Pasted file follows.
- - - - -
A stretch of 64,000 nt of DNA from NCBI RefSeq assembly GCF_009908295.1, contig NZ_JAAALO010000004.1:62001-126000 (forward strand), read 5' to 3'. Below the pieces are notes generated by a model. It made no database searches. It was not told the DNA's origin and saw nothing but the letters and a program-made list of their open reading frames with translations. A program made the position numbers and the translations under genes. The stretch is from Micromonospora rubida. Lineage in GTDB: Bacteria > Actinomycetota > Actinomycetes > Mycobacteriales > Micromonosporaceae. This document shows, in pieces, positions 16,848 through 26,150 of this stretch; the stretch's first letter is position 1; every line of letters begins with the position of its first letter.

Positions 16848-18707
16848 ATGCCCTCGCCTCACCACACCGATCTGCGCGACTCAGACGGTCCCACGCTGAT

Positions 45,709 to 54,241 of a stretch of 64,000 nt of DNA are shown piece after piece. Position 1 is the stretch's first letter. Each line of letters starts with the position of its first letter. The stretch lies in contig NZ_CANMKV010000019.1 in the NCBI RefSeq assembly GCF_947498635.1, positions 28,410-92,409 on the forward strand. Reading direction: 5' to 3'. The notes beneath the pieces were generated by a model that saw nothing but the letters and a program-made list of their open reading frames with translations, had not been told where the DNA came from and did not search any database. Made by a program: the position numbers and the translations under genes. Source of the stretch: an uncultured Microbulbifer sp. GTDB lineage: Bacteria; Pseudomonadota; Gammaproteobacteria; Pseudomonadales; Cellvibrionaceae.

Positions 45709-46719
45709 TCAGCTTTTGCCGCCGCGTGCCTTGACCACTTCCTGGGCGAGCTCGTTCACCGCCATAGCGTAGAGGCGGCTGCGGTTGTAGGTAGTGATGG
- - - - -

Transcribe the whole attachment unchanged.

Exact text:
A stretch of 64,000 nt of DNA from NCBI RefSeq assembly GCF_009908295.1, contig NZ_JAAALO010000004.1:62001-126000 (forward strand), read 5' to 3'. Below the pieces are notes generated by a model. It made no database searches. It was not told the DNA's origin and saw nothing but the letters and a program-made list of their open reading frames with translations. A program made the position numbers and the translations under genes. The stretch is from Micromonospora rubida. Lineage in GTDB: Bacteria > Actinomycetota > Actinomycetes > Mycobacteriales > Micromonosporaceae. This document shows, in pieces, positions 16,848 through 26,150 of this stretch; the stretch's first letter is position 1; every line of letters begins with the position of its first letter.

Positions 16848-18707
16848 ATGCCCTCGCCTCACCACACCGATCTGCGCGACTCAGACGGTCCCACGCTGAT

Positions 45,709 to 54,241 of a stretch of 64,000 nt of DNA are shown piece after piece. Position 1 is the stretch's first letter. Each line of letters starts with the position of its first letter. The stretch lies in contig NZ_CANMKV010000019.1 in the NCBI RefSeq assembly GCF_947498635.1, positions 28,410-92,409 on the forward strand. Reading direction: 5' to 3'. The notes beneath the pieces were generated by a model that saw nothing but the letters and a program-made list of their open reading frames with translations, had not been told where the DNA came from and did not search any database. Made by a program: the position numbers and the translations under genes. Source of the stretch: an uncultured Microbulbifer sp. GTDB lineage: Bacteria; Pseudomonadota; Gammaproteobacteria; Pseudomonadales; Cellvibrionaceae.

Positions 45709-46719
45709 TCAGCTTTTGCCGCCGCGTGCCTTGACCACTTCCTGGGCGAGCTCGTTCACCGCCATAGCGTAGAGGCGGCTGCGGTTGTAGGTAGTGATGG